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Six typical truck accidents – this is what they tell us

| 4 min
Over the past decades, the number of fatal accidents involving heavy trucks has significantly decreased. However, they still make up around 15% of all traffic deaths in EU. The Volvo Trucks Accident Research Team (ART) has deep knowledge about which accidents are most common and why they happen.
Six typical truck accidents – this is what they tell us
The Accident Research Team at Volvo Trucks has defined over 20 Type Accidents representing the situation on European roads. Image shows six of them.

Every truck accident has a story to tell about what happened the seconds before and after the incident. A story that can hold the insight to how the accident could have been avoided or prevented.  When putting the insights together – it is possible to draw conclusions.
 

Insights lead to safer trucks and roads

But that is just one part of the Accident Research Team´s job. Many of the insights are found when collecting and analysing national accident statistics and deep diving into the accident data, to find those hard-to-find correlations. This helps Volvo Trucks to develop technology and collaborate with policy makers that eventually make our roads safer, one step at a time.  

The details of the investigated accidents provide input for the development teams so that they can make design improvements to reduce the risk of these accidents from happening
Anna Theander leads the Accident Research Team at Volvo Trucks.

“Analysis of statistics tells us how common each accident type is, and our own in-depth studies provide the details of how and why they happen”, says Anna Theander, Leader of ART, who together with the team visits crash sites and investigates trucks in the urge to learn more about accidents.
 

Type accidents facilitate analysis

The team has established a system of categorisation called Type Accidents, that gives an overview of the most typical accident scenarios involving heavy trucks, where there are serious or fatal injuries.
 

“Type Accidents are a good representation of the most frequent accidents affecting heavy truck occupants, car occupants and vulnerable road users, like pedestrians, cyclists, moped or motorcycle riders.” says Anna Theander. 

A turning accident with cyclist usually occurs in urban intersections when the truck turns towards the passenger side and the cyclist is going straight. Causes are usually lack of visibility from the cab, lack of understanding between cyclist and truck driver that result in a misjudgement of the situation.

When looking at the whole picture, ART can see that in each of these groups of road users some accidents are more common than others. Two common accidents from each group makes up the following list.   
 

  1. Type A: Lane departure accident. A truck leaves its lane and/or the road. Can result in rollover or collision with an object. Causes: driver inattention or fatigue, swerving to avoid obstacles. Also common during winter when roads are slippery.
  2. Type A: Colliding with the rear of another truck. Collision between trucks travelling in the same direction. Causes: Driver inattention or driving with too short distance from vehicle in front. Limited visibility and slippery roads can also contribute.
  3. Type B: Collision with oncoming car. The main type of accidents that lead to fatality for car occupants. Causes: too high speed, driver inattention or a misjudged or incorrect overtaking. In the majority of cases, the car enters the lane of the truck.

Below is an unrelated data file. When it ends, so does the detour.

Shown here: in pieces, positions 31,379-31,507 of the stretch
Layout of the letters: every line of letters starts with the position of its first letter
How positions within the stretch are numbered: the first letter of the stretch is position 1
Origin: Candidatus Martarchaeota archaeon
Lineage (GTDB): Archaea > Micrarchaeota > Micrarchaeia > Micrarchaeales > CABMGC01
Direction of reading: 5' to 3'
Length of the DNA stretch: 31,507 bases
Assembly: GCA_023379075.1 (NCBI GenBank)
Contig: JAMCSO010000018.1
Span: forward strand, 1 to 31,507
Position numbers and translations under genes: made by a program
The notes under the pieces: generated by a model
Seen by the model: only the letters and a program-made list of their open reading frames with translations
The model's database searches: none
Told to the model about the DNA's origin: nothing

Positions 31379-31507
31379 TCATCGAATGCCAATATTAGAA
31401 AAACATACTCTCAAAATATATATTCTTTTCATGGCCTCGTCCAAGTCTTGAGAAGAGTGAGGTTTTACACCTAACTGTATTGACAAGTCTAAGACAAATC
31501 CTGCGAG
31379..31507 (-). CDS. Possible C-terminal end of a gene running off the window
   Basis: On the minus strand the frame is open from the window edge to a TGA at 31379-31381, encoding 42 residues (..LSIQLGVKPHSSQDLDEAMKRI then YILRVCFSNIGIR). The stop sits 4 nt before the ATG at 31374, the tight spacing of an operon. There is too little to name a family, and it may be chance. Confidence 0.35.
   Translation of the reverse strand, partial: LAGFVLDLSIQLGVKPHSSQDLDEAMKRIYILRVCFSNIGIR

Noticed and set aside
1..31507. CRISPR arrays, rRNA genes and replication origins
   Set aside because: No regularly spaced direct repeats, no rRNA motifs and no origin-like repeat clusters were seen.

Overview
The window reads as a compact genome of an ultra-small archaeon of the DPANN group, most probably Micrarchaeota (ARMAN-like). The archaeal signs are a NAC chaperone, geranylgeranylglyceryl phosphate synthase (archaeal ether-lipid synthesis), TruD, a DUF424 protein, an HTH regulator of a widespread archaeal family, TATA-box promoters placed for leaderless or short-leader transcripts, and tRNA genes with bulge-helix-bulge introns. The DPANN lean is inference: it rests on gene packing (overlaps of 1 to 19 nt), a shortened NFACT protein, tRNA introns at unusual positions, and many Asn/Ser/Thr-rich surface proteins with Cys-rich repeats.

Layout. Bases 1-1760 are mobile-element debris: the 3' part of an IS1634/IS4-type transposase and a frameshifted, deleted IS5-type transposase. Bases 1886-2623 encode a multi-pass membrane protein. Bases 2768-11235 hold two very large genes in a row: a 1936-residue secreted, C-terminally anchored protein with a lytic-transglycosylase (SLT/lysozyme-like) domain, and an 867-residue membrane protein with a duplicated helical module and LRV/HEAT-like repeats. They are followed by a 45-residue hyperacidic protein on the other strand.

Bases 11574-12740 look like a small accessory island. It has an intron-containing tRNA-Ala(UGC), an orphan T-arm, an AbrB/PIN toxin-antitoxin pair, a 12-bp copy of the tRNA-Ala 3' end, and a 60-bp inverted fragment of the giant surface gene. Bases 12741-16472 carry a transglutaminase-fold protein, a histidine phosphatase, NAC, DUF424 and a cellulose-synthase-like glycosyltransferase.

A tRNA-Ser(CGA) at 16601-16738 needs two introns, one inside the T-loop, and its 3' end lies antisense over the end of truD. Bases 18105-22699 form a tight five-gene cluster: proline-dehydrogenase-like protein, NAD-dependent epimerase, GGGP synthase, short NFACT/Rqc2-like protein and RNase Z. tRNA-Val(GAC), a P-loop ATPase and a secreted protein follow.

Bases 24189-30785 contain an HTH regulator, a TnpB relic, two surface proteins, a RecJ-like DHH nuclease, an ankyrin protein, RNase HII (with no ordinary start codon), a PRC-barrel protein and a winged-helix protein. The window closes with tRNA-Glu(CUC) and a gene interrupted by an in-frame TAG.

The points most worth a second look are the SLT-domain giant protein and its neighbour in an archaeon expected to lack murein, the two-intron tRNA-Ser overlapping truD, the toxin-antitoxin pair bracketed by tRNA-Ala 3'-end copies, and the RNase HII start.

4. Type B: Intersection accident with a car. When a truck collides with the side of a car turning out of an intersection. Main causes: failure to give way due to inattention. Cars or trucks driving too fast or limited visibility can also contribute.
  5. Type C: Crossing pedestrian. Occurs when a pedestrian or cyclist crosses the road in front of a truck. Causes: limited visibility, inattention from driver or VRU, lack of judgement of speed or distance.
  6. Type C: Turning accident with cyclist. Usually occurs in urban intersections when the truck turns towards the passenger side and the cyclist is going straight. Causes: lack of visibility from the cab, lack of understanding between VRU and truck driver that result in a misjudgement of the situation and the intentions of the other.
     

“The details of the investigated accidents provide input for the development teams so that they can make design improvements to reduce the risk of these accidents from happening. For each Type Accident, we can identify what safety features that can mitigate or completely avoid the accident that a specific scenario is describing,” says Anna Theander.
 

Fatal accidents involving heavy trucks have declined

Over the past decades, fatal accidents involving heavy vehicles have significantly decreased, despite the fact that the total number of trucks has increased. But the work is not done. As legislation is introduced to standardise several safety systems on trucks, more accidents can be avoided and the consequences of them minimised. Sharing insights and in-depth knowledge from research will continue to be a big part of Volvo Trucks DNA. The number of accidents needs to be reduced to zero.

“We need to join forces in the industry, and in society in general, to make that happen”, says Anna.
 

Type Accidents:

Type A: Accidents causing fatalities or severe injuries to truck occupants.

Type B: Accidents causing fatalities or severe injuries to car occupants.

Type C: Accidents causing fatalities or severe injuries to vulnerable road users like cyclists, pedestrians, motorcycle or moped riders. 

 

Learn more about safety research at Volvo Trucks

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